By Randall Stone
I tried the handle but the door was locked. A futile exercise, born of complete boredom. I personally had locked the door and held the only key. Still, it was an excuse to stand and stretch my legs.
I had been on duty for just over four hours now, sitting on that awful, stiff backed chair and guarding the only door in or out of the Colonel’s study. There was a window of course but it was without a balcony and we were three stories up. The nearest drain pipe even was at least forty feet away from the large bay window and it was an eighty foot drop straight down to a very unforgiving pavement. No, the only way in or out of the study was through this door. Colonel James Hesswell was on the other side of that door, under house arrest, one might say, only this was at his own request. I, personally wasn’t on duty that morning when the Colonel had visited our station, so it was my Chief Inspector who had filled me in before sending me over there and it was a very strange tale he told me.
I consider myself to be a very open minded person and am up on all the latest inventions and news of this glorious new millennia. Just a few years previously we would have laughed at the idea of a horseless carriage or men travelling through the air in a powered machine but yet, in this year of 1905, we had them both and marvels besides. The story that our Colonel told however and what happened that night is utterly beyond belief and had I not witnessed it myself, I don’t think that even my broad mindedness could have accepted it for real.
In a very agitated state, the Colonel had charged into the station and had explained to a most disgruntled and surprised Sergeant Alice that he was under attack from an African curse. Apparently, Colonel Hesswell had been the commander of a unit that had been sent to liberate the British base of Ladysmith, about a hundred and fifty miles south west of Pretoria during the last Boer War. On the way there from Durban, the Colonel had received intelligence that a small village some five miles east of Ladysmith, was hiding Boer Commandos. With a skittish manner and bulging, rolling eyes, he had explained to the Sergeant that his unit had gone to Mbasu, the village, with the intent of interrogating the natives there.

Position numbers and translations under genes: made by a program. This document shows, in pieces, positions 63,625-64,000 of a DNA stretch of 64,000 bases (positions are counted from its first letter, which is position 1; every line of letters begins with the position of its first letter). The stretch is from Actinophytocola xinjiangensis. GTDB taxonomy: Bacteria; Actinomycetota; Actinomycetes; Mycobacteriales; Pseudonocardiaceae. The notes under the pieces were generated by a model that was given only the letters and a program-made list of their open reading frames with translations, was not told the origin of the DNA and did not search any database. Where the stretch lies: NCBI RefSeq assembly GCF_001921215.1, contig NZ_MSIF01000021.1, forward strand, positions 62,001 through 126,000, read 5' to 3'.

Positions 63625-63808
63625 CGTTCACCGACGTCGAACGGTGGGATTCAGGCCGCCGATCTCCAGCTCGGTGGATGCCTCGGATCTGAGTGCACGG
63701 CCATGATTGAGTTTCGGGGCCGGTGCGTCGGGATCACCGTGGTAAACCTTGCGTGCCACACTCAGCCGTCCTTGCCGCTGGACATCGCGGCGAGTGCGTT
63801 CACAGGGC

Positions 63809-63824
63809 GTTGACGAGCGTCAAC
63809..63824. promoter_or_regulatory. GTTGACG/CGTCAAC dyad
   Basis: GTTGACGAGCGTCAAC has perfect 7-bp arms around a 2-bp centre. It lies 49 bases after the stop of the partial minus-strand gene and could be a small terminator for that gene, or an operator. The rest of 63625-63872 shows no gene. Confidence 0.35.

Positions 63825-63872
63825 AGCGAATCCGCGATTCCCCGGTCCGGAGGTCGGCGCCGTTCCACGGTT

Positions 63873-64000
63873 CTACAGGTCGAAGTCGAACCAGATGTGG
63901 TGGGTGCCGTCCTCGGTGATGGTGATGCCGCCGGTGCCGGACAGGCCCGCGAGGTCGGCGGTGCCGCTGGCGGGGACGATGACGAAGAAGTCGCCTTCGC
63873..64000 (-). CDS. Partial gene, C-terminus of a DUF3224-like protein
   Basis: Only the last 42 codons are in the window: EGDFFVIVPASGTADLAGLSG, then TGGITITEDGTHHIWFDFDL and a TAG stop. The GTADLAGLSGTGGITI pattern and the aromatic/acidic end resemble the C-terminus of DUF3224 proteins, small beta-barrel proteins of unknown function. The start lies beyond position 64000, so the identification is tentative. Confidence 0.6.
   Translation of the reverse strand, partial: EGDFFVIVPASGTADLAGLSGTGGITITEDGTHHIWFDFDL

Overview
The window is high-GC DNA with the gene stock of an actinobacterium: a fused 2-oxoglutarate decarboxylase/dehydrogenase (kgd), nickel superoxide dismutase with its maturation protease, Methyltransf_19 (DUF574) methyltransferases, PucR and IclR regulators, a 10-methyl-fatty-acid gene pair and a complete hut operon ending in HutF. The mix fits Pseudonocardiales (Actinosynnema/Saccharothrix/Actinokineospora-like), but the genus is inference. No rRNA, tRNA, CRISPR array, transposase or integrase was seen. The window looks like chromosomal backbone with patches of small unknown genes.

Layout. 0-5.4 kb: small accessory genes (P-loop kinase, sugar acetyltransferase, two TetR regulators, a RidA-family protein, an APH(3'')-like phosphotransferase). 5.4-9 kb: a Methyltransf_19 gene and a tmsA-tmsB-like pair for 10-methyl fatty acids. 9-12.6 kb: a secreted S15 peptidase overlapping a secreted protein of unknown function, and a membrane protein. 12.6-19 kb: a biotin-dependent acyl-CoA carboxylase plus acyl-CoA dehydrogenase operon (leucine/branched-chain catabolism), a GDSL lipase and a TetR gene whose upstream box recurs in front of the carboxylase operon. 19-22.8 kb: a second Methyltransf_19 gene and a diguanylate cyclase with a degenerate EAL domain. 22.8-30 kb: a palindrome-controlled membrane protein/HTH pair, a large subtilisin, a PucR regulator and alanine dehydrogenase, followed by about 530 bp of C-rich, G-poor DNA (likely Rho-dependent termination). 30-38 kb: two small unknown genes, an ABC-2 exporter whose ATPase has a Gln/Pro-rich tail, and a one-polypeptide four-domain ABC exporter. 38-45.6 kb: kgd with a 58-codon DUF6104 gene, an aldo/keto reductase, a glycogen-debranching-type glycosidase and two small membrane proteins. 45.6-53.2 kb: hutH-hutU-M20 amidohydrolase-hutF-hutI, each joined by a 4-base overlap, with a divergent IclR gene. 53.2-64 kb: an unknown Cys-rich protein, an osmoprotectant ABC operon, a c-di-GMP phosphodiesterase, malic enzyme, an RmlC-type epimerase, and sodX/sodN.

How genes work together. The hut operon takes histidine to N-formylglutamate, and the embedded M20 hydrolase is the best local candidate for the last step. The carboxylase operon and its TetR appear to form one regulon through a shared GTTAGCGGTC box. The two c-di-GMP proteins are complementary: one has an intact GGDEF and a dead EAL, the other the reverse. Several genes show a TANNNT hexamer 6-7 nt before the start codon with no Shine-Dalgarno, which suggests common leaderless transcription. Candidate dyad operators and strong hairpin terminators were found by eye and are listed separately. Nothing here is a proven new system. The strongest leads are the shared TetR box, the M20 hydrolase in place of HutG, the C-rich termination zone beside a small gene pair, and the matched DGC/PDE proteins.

Things had apparently, gotten quickly out of control and the Colonel had sanctioned the use of torture to gain the information he wanted. During this diabolical episode the Chief’s eldest son died at the hands of his men and so he was cursed by the man. Because he had stood and watched the death of his son, the Chief had said, the Gods would make sure that the last thing he heard before his death would be the drums of vengeance, just before having his eyes ripped from his head. In a fit of rage, the Colonel had run the Chief through with the man’s own war spear. For the past three years he had put it from his mind but that previous night, he had been kept awake by an incessant drumming of whose source he had been unable to determine. Rather than keep a man of the Colonel’s standing in a dingy police cell, the Superintendent had decided to place four of his men at his disposal and guard his house. I was to guard the study, the most secure room of the Colonels residence, while another officer watched the front door and middle landing. We also had two other officers watching the front and back of the house.
Yawning, I put my ear to the thick, oak panelled door but could discern no sounds from within. Checking my pocket watch, I found the time to be eleven minutes past
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